This post was written by Josh Griffin and Kurt Johnston and originally appeared as part of Simply Youth Ministry Today free newsletter. Subscribe to SYM Today right here.

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  • Eric says:

    Good post, but quick question. Regarding “Keeping Transition Short and Sweet” can you [or other readers] elaborate more on what that exactly means? I have a friend leaving his local church and gave them a “three year notice” I couldn’t believe it. But he wanted to make sure they could find someone to replace him, train that person adequately and then he would leave and it would just be a tiny bump in the ministry but everything would keep going.

    Also, I know of people that do 6 weeks, tell their staff on May 1 that they’re out of there by June 15, but is that enough time to find a new person? Or is that going to leave the work unattended until the role is filled which could dismantle the ministry all together?

    I am a new youth worker, but I know my predecessor was there for about a year from the moment he said he was leaving to the moment he actually left.

    Just curious on what your experience and other youth worker’s experiences have been on this matter.


  • Nicky says:


    I can’t even begin to imagine the problems that would arise by giving a 3 year notice. Phew, I wouldn’t touch that with a 10 foot pole. Effective leaders are constantly training people up under themselves, in an armor bearer type way. They keep an eye out for people who have servants hearts, and who are investing not only their time but also their resources into the ministry. When they move on, the person they have been mentoring naturally takes their place.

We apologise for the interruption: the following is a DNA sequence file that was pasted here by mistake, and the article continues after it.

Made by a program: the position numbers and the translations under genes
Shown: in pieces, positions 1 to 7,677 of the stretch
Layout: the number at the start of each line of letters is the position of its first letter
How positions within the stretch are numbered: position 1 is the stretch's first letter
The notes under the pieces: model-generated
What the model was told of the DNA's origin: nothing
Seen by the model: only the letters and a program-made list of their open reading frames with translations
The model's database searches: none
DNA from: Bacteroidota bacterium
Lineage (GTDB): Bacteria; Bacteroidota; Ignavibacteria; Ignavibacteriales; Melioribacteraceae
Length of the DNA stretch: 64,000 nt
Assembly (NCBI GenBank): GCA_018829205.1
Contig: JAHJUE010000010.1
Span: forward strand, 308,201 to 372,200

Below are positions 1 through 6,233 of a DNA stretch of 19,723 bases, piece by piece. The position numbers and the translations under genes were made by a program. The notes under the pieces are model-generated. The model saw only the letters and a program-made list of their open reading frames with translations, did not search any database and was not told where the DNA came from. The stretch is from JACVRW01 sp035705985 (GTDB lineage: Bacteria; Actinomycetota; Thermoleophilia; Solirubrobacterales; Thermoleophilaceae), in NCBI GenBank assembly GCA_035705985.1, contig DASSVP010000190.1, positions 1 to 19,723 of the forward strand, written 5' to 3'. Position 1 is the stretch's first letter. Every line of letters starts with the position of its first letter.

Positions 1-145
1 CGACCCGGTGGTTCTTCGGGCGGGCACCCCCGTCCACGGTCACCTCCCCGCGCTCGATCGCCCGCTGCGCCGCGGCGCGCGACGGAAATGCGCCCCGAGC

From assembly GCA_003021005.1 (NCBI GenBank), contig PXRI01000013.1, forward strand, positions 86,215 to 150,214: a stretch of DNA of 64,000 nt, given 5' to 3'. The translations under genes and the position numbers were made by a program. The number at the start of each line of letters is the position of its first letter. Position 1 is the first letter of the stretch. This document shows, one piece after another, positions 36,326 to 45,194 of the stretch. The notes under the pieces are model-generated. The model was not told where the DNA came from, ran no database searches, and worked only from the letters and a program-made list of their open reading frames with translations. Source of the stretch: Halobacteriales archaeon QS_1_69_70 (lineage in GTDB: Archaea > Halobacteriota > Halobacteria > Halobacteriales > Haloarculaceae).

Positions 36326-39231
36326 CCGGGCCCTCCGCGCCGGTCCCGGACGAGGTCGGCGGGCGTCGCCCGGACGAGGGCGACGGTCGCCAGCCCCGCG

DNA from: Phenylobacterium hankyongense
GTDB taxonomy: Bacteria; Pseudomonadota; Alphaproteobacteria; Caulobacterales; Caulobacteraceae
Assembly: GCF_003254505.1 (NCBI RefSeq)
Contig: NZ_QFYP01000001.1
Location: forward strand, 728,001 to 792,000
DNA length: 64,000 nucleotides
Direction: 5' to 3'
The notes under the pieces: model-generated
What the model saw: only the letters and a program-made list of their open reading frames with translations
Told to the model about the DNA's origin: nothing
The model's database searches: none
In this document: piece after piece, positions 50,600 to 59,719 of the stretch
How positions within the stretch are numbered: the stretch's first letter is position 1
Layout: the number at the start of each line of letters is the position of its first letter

If the ministry completely falls apart once the leader moves on, you have to ask yourself, “What or who were they really leading?”

  • […] we all leave, might as well do it […]

  • Kelly says:

    Although at first glance the three-year notice (mentioned in a comment above) seems a bit ridiculous, I can see where it might actually play out well. There are life situations where a person may know they aren’t going to be in a position forever. Perhaps a spouse is in the military or attending school, and it’s well known that the family will move in a certain amount of years. Perhaps the youth worker is in school or seminary themselves and will probably move once the degree is completed. In this case, I think it would be awkward to NOT be honest about future plans .